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tent originally mentioned. But as to the micasure proposed by the late administration, he was prepared to aftirm, that it would have given great satisfaction to the catholics. The right bonourable gentleman argued in favour of the frequent discussion oi this qu: stion, as the sutest way to produce the triumph of reason over prejudice and error.

Lord Castlereach in explanation averred, that upon the resignation of Mr. Pitt, and the government of which he formed a part, in 1811, no pledge or condition was entered into which could in any degree fester the conduct of the several members of that government, with regard to the catholic question.

General Archdale spoke against the measure of emancipation as adverse to the constitution, and to the sentiment of such Irish protestants as he was acquainted with.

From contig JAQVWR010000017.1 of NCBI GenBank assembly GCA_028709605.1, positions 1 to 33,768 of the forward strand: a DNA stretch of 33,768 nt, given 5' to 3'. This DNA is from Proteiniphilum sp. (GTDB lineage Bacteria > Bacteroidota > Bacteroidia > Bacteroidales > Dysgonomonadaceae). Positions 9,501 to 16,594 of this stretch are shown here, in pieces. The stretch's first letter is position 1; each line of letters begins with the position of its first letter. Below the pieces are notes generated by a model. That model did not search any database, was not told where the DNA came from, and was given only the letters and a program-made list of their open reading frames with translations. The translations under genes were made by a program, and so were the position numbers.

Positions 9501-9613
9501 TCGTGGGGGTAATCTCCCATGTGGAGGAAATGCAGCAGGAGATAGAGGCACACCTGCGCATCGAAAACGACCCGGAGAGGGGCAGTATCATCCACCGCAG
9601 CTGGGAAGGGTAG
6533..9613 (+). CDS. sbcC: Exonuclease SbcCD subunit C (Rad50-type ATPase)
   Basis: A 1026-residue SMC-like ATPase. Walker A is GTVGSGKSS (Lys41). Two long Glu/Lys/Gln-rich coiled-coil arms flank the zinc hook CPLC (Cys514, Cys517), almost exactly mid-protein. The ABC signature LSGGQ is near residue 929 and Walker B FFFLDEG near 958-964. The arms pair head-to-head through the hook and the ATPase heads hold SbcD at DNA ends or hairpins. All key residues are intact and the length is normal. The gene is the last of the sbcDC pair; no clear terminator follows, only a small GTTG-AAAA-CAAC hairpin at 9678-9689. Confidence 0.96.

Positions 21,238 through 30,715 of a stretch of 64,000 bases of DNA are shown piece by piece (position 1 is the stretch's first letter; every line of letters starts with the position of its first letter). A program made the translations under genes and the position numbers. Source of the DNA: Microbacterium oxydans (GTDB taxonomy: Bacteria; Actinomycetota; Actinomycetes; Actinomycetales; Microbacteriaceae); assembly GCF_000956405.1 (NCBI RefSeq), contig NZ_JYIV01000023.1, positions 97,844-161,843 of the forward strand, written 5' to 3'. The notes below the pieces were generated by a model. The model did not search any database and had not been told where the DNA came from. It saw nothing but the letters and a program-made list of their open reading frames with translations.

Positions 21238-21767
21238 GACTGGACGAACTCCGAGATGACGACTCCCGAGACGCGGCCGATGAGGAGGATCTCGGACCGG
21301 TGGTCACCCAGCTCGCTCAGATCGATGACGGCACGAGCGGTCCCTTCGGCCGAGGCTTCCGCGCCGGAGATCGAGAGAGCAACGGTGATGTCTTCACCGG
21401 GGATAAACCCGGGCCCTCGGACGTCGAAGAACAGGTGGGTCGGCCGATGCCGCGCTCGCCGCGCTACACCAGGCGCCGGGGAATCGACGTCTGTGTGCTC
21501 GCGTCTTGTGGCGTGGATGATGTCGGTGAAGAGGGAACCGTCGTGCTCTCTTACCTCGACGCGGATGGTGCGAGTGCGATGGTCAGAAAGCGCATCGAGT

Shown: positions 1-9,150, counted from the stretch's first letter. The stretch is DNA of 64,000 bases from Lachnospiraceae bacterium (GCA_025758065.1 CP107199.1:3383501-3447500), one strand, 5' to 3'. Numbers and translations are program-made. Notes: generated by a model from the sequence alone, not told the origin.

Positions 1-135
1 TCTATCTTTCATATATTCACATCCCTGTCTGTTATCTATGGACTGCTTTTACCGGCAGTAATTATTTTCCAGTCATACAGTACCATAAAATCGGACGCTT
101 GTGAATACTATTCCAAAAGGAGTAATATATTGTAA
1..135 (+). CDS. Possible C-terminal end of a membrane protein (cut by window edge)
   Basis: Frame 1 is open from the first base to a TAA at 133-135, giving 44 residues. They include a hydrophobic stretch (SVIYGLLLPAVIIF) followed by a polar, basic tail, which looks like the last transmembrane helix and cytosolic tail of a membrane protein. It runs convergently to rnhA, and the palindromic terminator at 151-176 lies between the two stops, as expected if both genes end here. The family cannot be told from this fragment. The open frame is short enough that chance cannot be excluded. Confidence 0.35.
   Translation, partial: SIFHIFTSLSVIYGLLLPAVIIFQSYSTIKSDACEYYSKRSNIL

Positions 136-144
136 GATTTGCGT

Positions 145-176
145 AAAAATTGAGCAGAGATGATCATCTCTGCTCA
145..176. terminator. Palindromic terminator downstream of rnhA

Mr. Ilindham contradicted the statement of lord Cas. tlereagh, respecting the motives wbich urged Mr. Pitt and bis colleagues to abdicate the government in 1801.

Mr. Yorke expressed a particular wish to know upon what authority the right honourable gentleman (Mr. Ponsonby) grounded bis statement relative to the disposition of the Irish clergy as to the future appointment of their bishops; as that circuinstance, if well-founded, must serve to remove a principal objection to the catholic claims?

Mr. Ponsonby answered, that he made the statement upon the authority of Dr. Milner, who was a catholic bishop in this country, and who was authorised by the catholic bishops of Ireland to mahe the proposition, in case the measure of catholic cmancipation should be acceded to. The proposition was this: that the person to be nominated to any vacant bishopric should be submit. ted for the king's approbation; and that if the approbil tion were refused, another person should be proposer!, and so on in succession, until his majesty's approbation should be obtained, so that the appointment should finally Test with the king.